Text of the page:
Beset by widespread criticism of a proposal to weaken California's public records law, Gov. Jerry Brown and lawmakers capitulated Thursday, abandoning a bill the governor appeared ready to sign as recently as a day earlier.
The reversal resolved a controversy that swept over the Capitol in recent days, with the media and other open-government advocates decrying language in a budget bill that would have made compliance with some provisions of the California Public Records Act voluntary for local agencies.
The measure was proposed by Brown to limit the state's obligation to reimburse cities and counties for the cost of complying with portions of the records act, and the Legislature approved the measure as part of a budget deal with Brown last week.
Amid mounting public pressure, the Assembly voted Thursday to undo the legislation. Senate Democrats signaled they would follow course next week, and Brown is expected to sign the bill.
In an email, Brown spokesman Evan Westrup said the governor will support both revised budget language restoring the provisions of the records act and a constitutional amendment that would have the same effect but without requiring the state to reimburse local agencies for the cost of compliance.
"We support the legislative leaders' approach, which will eliminate uncertainty about local compliance with the law and, on a permanent basis, ensure that local government pays for what has long been its explicit responsibility," Westrup said.
The nonpartisan Legislative Analyst's Office had estimated that the cost to the state of reimbursing local agencies could reach "tens of millions of dollars" annually.
Brown and Senate Democrats appeared initially to balk when Assembly Speaker John A. Pérez announced Wednesday that the lower house would vote to uphold provisions of the records act. Brown and Senate President Pro Tem Darrell Steinberg said at the time that they would support a constitutional amendment.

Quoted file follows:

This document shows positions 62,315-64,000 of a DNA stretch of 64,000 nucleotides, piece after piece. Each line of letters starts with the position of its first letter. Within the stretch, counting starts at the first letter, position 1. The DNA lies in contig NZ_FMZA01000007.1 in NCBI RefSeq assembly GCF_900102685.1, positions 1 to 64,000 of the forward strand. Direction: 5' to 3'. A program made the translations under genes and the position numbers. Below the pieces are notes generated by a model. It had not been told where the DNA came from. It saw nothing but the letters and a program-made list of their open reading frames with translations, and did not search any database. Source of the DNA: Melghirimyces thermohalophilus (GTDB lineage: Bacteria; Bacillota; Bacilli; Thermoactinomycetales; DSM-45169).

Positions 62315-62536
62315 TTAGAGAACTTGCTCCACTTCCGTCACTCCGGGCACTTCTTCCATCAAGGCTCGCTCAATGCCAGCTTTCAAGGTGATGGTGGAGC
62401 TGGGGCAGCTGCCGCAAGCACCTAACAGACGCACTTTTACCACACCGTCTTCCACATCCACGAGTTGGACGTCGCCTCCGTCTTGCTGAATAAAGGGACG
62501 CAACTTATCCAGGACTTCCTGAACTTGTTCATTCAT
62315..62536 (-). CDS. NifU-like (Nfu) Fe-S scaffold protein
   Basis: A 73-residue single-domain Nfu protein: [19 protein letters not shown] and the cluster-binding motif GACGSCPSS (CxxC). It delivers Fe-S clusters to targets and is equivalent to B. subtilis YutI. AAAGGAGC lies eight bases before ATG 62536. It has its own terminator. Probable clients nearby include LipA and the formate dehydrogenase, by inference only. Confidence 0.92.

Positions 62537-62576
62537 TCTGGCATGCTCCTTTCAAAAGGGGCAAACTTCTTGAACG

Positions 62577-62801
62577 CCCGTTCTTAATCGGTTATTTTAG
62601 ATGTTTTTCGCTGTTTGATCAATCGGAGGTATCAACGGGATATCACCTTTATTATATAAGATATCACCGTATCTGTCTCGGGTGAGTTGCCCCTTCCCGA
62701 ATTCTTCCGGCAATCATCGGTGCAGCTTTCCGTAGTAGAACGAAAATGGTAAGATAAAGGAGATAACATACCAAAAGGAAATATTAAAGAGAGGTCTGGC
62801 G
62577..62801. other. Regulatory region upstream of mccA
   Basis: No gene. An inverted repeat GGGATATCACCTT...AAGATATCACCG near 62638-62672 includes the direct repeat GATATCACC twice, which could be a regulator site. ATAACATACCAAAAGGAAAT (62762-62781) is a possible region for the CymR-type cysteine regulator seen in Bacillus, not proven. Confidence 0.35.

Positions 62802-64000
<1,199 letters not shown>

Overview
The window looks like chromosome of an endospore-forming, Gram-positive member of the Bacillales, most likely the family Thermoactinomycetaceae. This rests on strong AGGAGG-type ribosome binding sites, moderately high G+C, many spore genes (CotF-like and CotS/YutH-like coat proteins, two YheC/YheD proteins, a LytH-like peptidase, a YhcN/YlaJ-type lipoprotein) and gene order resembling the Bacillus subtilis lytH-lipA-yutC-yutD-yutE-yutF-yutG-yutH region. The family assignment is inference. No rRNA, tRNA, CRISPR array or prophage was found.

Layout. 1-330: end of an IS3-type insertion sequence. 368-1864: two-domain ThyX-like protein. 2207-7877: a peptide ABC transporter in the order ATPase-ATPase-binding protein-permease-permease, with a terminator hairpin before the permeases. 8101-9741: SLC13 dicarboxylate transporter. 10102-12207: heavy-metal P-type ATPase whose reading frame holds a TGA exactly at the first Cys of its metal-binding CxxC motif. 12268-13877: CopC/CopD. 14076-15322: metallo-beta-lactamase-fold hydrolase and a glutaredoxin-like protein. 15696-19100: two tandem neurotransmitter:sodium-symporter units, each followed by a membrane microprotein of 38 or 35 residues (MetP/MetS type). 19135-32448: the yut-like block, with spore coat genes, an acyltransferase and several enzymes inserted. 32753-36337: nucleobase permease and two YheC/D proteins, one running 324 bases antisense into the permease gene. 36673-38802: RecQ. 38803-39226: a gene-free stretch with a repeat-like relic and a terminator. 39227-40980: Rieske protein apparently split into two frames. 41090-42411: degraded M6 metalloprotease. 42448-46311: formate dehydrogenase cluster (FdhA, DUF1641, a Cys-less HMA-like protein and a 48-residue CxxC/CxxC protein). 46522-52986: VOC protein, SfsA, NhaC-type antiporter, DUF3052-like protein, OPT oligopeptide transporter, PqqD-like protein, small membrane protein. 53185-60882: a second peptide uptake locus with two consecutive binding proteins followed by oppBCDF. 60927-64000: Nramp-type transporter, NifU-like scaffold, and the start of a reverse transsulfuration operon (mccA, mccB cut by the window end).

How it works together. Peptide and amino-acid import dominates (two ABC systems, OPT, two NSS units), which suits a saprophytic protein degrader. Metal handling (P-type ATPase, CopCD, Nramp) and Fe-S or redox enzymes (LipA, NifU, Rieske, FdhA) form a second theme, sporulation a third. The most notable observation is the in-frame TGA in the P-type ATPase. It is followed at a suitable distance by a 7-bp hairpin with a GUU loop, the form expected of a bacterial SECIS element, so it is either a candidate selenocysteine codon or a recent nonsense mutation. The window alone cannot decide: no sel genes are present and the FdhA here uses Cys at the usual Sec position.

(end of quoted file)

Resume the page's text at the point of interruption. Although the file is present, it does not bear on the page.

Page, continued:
But Steinberg, who previously said the Senate would not immediately act on the Assembly legislation, joined Pérez in issuing a statement Thursday saying the Senate will take up the measure after all.
"We agree there needs to be both an immediate fix to ensure local entities comply with the California Public Records Act and a long-term solution so the California Public Records Act is not considered a reimbursable mandate," the statement said.
The joint statement also said that the Assembly will work with the Senate on its proposed constitutional amendment.
Open government advocates cheered the development Thursday, saying both the budget bill and constitutional amendment are needed to address immediate and long-term concerns about open records.
"The one puts the fire out, and the other clears the brush around the house to prevent it from happening again," said Terry Francke, general counsel at Californians Aware.
Francke said the uproar over the records law changes were warranted, despite lawmakers initially saying local governments would continue to comply with the law.